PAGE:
An explosion of colour, hot apple cider and white steepled churches. That's how I’d best describe Autumn in New England. It's a constantly changing, colour filled wonderland. Where the cool, crisp air turns your cheeks pink and you can eat pumpkin pie for breakfast.
Join me on a trip through Maine, New Hampshire and Vermont in the Fall 🍁
Our 2 year Canadian working visas ended in October of last year. We had made it! Officially 2 years away from the comforts of home and the life we once knew. We always just assumed that we'd return to Australia after our time in Canada was up. But truth is, we didn't want to go home. As much as we missed our family and friends, it just didn't feel right. We still had so much more to see. So, we jumped the border and started a new adventure in America.
After a thorough search of our vehicle, and an intense interrogation at customs, we had arrived in Maine. In a minivan so full, we couldn't see out the windows. I'm sure they thought we were trying to smuggle drugs across the border. Or planning on permanently staying in the US. But we just accidentally accumulated a lot of stuff from our time in Canada. New toys like snowboards and longboards had us packed to the rafters.
Once we got the all clear, we were on our way. The fall foliage was beautiful and we were excited to be exploring a new country.
Our first stop in Maine was at the Penobscot Narrows Bridge and Observatory. You can catch an elevator right to the top of the bridge, where you have the most amazing view of the Penobscot River. The autumn colours were just starting to turn in the area so there were little splashes of colour everywhere. We also took some time to check out the historic Fort Knox.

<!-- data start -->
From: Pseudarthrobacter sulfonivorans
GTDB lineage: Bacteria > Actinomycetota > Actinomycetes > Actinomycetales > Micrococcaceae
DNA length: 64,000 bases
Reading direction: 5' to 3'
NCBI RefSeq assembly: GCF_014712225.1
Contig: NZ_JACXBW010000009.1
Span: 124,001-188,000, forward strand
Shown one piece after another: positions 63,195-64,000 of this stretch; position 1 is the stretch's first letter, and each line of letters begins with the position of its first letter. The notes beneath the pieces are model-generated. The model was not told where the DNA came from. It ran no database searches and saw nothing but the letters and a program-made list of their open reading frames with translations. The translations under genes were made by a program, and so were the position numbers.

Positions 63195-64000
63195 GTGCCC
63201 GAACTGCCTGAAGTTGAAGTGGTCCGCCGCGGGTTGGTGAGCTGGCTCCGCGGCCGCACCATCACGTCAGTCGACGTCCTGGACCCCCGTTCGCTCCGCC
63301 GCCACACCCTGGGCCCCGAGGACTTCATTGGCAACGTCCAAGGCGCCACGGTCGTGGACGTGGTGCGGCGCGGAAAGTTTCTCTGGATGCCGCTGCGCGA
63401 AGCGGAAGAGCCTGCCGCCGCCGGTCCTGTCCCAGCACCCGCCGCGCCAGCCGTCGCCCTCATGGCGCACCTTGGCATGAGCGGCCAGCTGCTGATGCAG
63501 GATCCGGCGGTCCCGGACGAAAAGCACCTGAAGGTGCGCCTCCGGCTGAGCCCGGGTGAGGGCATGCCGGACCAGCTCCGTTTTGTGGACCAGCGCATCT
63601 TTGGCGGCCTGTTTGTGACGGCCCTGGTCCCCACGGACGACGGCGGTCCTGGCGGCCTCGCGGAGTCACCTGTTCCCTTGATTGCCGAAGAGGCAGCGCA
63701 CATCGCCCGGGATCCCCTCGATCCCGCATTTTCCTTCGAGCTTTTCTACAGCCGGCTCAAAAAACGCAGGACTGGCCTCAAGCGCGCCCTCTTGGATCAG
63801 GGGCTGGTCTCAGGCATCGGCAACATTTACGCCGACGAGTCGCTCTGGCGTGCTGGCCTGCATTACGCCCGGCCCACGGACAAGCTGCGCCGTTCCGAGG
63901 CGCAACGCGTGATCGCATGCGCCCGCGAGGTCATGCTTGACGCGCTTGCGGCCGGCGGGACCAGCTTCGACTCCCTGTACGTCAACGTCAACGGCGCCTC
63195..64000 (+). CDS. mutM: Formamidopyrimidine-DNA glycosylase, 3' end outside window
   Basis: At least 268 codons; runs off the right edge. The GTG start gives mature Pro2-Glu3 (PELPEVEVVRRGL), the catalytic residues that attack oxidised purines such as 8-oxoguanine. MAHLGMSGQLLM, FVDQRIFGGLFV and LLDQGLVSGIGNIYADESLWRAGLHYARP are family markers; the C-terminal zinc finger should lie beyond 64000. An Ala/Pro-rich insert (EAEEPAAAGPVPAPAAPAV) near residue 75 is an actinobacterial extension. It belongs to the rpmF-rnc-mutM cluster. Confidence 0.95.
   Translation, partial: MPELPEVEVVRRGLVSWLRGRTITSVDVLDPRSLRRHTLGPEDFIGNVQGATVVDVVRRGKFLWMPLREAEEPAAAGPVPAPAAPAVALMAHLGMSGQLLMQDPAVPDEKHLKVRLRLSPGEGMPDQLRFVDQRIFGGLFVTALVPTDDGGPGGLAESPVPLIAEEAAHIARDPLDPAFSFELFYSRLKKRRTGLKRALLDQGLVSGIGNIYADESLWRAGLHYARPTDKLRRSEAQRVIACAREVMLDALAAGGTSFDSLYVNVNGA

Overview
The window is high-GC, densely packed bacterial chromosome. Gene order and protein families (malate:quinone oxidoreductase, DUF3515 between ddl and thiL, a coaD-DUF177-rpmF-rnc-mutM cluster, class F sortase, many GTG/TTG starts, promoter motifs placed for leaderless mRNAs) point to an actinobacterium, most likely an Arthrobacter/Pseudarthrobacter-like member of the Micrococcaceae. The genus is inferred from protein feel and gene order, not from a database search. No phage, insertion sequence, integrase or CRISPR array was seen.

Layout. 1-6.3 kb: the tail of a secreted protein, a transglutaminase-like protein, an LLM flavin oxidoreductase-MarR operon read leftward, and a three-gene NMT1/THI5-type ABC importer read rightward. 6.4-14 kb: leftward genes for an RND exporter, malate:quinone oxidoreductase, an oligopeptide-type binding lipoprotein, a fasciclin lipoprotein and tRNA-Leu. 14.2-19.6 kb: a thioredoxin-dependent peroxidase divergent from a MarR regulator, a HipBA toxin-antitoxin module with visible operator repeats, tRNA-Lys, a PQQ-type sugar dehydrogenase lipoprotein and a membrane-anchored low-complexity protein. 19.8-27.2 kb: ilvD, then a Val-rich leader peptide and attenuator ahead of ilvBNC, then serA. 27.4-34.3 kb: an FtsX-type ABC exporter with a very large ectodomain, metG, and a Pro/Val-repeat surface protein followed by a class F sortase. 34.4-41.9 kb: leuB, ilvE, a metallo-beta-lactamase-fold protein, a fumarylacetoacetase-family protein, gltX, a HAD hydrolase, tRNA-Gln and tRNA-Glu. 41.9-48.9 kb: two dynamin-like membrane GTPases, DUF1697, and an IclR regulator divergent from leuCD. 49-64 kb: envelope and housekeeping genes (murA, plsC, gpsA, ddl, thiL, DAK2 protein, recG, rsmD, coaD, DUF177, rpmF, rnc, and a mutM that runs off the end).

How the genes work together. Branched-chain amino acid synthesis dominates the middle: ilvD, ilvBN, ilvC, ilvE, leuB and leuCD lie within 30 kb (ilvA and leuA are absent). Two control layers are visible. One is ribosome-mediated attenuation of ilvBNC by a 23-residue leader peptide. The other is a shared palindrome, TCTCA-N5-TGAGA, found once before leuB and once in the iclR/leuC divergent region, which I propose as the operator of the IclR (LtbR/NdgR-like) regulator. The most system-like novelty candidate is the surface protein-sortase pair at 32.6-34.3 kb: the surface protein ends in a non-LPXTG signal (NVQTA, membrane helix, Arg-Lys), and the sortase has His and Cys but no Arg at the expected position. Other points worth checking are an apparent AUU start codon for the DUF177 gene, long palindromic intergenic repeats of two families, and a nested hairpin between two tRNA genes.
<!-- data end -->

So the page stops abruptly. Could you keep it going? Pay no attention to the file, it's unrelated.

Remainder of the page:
From here we made our way to Acadia National Park. Unfortunately we had terrible weather while we were there. And the weather didn't keep anyone else away either. The place was packed! Like ridiculously packed. The only campground we could find with any availability was hosting a dog show. There was only 1 site left so we took what we could get. We set up camp right in the middle of what felt like a kennel, which in reality, really wasn't a bad thing.
The next day we explored Bar Harbor and Acadia National Park. We drove to the top of Cadillac Mountain but the view was all fogged out. We continued around the scenic loop, stopping along the way, wherever there was space to park.
We then headed for Old Orchard Beach where we spent a couple of dreary nights in a hotel trying to escape the rain. It was like a ghost town. Unbeknownst to us, it’s a seasonal town, and the Summer season had just ended. Hmmm...no wonder the hotel was so cheap. We still had fun playing down by the beach though. And it was a delight sleeping on a mattress that we didn't have to pump up.
On our last morning in Maine, I set the alarm for crazy o’clock and drove out to Portland Head Lighthouse for sunrise. As always, we were running late but we arrived just as the sun was peeking over the horizon. This lighthouse is the most photographed lighthouse in America. I don't know why I was surprised to see so many photographers. There must have been a dozen of us all huddled in the same spot. Ahh the joys.